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Old 23-01-2013, 18:49   #166
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Re: Inaccurate RYA Teaching : CTS - Quest For a New Method

Deep Frz

If you need to paddle (or worse, swim) across a stream whose midstream current is as fast as you can travel, you will never get there if you maintain station on a perpendicular rhumb line. No matter if you have unlimited endurance at that speed.

On the other hand, if you paddle at a constant heading, you can cross a river flowing twice as fast as you can paddle (if you can keep it up long enough) and still end up at the same point on the opposite bank as following the perpendicular rhumb line.

Of course, the quickest way across is the "Third Way": to point the bow on a perpendicular heading. You will reach the other side, further downstream (assuming laminar flow, no rocks, eddies or bends) in the same time as if the river was not flowing.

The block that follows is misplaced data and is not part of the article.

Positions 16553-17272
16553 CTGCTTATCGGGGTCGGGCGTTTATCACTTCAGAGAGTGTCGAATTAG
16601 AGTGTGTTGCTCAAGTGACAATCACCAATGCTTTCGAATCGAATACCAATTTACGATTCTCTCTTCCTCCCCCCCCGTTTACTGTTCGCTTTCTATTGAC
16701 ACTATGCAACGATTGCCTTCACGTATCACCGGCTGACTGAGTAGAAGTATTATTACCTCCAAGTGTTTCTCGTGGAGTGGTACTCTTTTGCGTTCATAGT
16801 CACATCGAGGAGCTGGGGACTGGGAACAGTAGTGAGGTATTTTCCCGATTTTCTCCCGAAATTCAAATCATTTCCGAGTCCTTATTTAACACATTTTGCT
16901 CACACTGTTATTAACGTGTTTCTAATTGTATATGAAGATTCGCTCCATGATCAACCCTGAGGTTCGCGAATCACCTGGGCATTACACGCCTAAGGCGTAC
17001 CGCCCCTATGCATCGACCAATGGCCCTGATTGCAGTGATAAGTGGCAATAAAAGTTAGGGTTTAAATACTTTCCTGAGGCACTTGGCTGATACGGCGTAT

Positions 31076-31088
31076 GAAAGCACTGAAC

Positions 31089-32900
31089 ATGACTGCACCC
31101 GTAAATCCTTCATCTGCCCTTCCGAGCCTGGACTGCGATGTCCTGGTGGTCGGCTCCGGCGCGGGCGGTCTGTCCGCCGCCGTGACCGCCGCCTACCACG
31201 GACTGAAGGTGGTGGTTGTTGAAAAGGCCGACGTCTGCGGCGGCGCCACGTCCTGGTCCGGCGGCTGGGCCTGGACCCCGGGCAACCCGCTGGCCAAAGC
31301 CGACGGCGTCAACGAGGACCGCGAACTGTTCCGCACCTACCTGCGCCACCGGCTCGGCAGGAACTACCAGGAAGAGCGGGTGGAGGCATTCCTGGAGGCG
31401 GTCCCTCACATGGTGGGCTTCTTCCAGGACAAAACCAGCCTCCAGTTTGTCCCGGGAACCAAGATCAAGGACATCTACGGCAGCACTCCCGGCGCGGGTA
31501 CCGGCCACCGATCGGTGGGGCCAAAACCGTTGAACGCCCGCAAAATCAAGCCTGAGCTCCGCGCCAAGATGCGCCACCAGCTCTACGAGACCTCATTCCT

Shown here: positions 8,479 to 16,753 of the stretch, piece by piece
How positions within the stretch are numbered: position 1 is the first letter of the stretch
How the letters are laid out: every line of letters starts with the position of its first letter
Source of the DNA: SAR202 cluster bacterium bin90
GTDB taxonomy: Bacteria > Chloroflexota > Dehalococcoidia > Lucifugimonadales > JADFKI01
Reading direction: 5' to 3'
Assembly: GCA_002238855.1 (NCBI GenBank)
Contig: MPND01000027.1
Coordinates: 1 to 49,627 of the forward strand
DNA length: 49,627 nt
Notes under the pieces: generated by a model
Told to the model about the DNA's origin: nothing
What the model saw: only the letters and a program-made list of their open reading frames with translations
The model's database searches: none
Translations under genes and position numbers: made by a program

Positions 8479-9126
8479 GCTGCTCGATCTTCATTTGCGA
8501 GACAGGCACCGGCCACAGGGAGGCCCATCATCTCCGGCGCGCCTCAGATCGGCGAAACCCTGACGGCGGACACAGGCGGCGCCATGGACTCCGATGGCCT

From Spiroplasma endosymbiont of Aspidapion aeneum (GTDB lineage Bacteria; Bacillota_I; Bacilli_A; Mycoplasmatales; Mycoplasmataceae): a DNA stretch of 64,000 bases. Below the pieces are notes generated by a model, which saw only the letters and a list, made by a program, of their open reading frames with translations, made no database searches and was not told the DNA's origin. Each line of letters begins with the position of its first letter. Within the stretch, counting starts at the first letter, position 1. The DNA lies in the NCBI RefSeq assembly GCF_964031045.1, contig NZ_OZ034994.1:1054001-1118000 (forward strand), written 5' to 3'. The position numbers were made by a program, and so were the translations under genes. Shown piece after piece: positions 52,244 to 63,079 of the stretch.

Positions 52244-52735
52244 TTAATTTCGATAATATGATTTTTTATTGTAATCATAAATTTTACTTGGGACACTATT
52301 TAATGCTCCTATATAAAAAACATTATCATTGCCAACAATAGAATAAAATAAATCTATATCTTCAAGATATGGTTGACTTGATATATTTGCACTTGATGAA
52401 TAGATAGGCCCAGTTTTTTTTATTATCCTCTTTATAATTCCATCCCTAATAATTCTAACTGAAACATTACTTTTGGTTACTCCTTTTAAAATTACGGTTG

But this, too, is a constant heading strategy, not a rhumb line strategy.

Neither strategy is a "single answer to all problems", and anyone promoting one to the exclusion of the other should think hard about the quality of their advice.

ON EDIT: I entirely agree that it's crucial to know where you plan to be, and where you actually are, at all times, in challenging waters.

So it's essential (and not difficult) to be able to plot the ground track for your proposed Constant Heading passage (if that's the appropriate strategy for the situation). Then check the clearance on all dangers en route, and work out escape plans for downtide dangers which are uncomfortably close, should the plan not measure up to reality.

The other part - keeping track of where you are (and monitoring whether it's where you planned to be) is very easy, if you have functioning GPS.

Even if you don't, it's generally not difficult, in most tricky sailing waters, but I guess that will change eventually if lights and marks continue being phased out.
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Old 23-01-2013, 19:06   #167